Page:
Blog post: A new general computation model for Dune


A blog post about the new computation model that Dune is built on.

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Why is the memoize call explicit? One could naively think that any 'b Fiber.t represents an incremental 'b value, that is cached/memoized (… Fiber.t would be a parallel+incremental effect type). I suppose that you get a benefit from having the programmer control where the memoization points are placed?

My understanding is that you need to give the input/output ops to specify explicitly how to hash/serialize your values, so that memoization works across calls to dune.

Very cool! Do you think such a memoization system might have uses other than inside a build system?

Also I see you mentioned Build systems à la carte; where would Dune be in the scheduling algorithm/rebuilding strategy table?

@gasche, there are several reasons. The first reason is that memoization is not free and adds a bit of overhead. In particular, you need to use more memory in order to track the dependencies and cached result and you also spend time checking whether previous results are still valid. If you memoize everything, then the overhead of the memoization system is likely to become too big and will slow down everything.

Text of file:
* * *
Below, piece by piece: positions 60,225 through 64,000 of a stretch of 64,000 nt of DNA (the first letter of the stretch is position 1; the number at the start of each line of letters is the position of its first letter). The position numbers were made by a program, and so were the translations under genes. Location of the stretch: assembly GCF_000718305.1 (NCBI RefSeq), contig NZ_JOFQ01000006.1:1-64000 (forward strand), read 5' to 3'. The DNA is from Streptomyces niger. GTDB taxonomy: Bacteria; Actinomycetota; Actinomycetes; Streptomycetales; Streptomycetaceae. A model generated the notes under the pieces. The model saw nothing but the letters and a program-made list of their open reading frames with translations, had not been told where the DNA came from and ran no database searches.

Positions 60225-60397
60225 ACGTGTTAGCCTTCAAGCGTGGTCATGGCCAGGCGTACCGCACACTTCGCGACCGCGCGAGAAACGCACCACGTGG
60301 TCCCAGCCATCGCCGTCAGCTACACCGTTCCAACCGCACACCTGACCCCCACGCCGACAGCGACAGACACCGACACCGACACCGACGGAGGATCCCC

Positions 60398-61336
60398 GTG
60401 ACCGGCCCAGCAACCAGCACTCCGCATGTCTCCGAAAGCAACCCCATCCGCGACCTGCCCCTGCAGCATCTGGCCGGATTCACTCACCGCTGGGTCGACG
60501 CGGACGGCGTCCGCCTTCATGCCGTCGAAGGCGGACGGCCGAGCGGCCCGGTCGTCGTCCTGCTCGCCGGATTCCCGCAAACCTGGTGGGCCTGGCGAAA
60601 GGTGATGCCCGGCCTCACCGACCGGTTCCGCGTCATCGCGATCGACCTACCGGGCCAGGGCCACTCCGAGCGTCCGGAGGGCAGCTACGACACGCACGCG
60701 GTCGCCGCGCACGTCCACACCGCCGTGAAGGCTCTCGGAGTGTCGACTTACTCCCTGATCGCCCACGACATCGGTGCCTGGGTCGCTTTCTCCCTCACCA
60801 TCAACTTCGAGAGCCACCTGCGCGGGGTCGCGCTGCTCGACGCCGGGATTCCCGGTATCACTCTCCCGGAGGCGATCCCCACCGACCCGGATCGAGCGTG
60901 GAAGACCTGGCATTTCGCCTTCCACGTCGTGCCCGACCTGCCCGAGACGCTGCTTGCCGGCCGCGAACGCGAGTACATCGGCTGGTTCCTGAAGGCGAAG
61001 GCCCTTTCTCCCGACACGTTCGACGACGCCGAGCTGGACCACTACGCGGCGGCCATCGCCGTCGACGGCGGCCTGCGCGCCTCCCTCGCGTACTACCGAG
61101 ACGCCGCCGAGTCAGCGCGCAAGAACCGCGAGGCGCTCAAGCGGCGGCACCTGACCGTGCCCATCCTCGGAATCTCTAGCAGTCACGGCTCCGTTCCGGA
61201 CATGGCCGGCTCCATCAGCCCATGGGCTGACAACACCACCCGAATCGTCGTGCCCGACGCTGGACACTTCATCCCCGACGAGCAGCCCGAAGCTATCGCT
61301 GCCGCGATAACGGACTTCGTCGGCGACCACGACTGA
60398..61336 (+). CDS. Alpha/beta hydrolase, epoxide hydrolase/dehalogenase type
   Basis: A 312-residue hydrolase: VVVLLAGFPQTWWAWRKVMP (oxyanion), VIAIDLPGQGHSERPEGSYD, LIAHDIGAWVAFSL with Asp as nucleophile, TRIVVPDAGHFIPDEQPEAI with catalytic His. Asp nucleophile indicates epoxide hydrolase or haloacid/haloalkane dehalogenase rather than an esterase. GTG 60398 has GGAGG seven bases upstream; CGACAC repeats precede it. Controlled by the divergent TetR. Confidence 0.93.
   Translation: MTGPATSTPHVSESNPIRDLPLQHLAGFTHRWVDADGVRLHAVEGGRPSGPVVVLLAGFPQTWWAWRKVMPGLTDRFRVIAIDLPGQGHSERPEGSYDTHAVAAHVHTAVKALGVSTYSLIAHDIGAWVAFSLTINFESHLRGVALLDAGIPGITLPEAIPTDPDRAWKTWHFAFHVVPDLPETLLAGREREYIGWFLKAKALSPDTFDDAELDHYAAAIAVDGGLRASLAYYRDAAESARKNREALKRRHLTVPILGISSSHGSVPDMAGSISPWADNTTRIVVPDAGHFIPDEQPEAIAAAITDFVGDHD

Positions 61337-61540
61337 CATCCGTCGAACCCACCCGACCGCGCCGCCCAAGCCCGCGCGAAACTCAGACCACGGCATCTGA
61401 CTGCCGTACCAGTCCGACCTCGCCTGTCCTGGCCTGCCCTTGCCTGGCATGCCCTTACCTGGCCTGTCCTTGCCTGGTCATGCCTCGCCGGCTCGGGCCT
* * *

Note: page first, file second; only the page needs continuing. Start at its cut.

By controlling explicitly what is memoized, we have better control on the ratio between the overhead of memoization and the amount of things that are recomputed when certain things change. In particular, we just need to make sure that the amount of recomputation needed for common modificatoins is small enough to not be noticeable. It is not necessary to go any further than that.

The second reason is indeed so that we can make cached results persist between calls to dune, as @c-cube mentioned. Plus we also have operations to parse/print the inputs to provide additional debugging.

The third reason is a bit less obvious. In order to recompute as little as possible, it is important to consider as few dependencies as possible. If we allow to memoize things at any point, then we might capture computed values inside closures, which means that the memoization system has no choice but to consider all the transitive dependencies. In systems such as skip where memoization is part of the language, it is probably possible to be clever and detect what is being captured, however we can’t do that with a normal library. To avoid this problem in Dune, we enforce that only top-level functions can be memoized. i.e. once the build starts it is not possible to memoize any new function. Programmers have to manually eta expand closures they would want to memoize, explicitely specifying the inputs of the function to the system at the same time.

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@steinuil, I’ll need to re-read the paper, but I believe Dune is currently a suspending with verifying traces build system. However, we started experimenting with a shared artifact cache for Dune, which means that it would become a suspending with constructive traces build system. The initial results on this front are very promosing BTW.

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I suppose yes. I don’t have specific applications in mind, but it is quite a general system.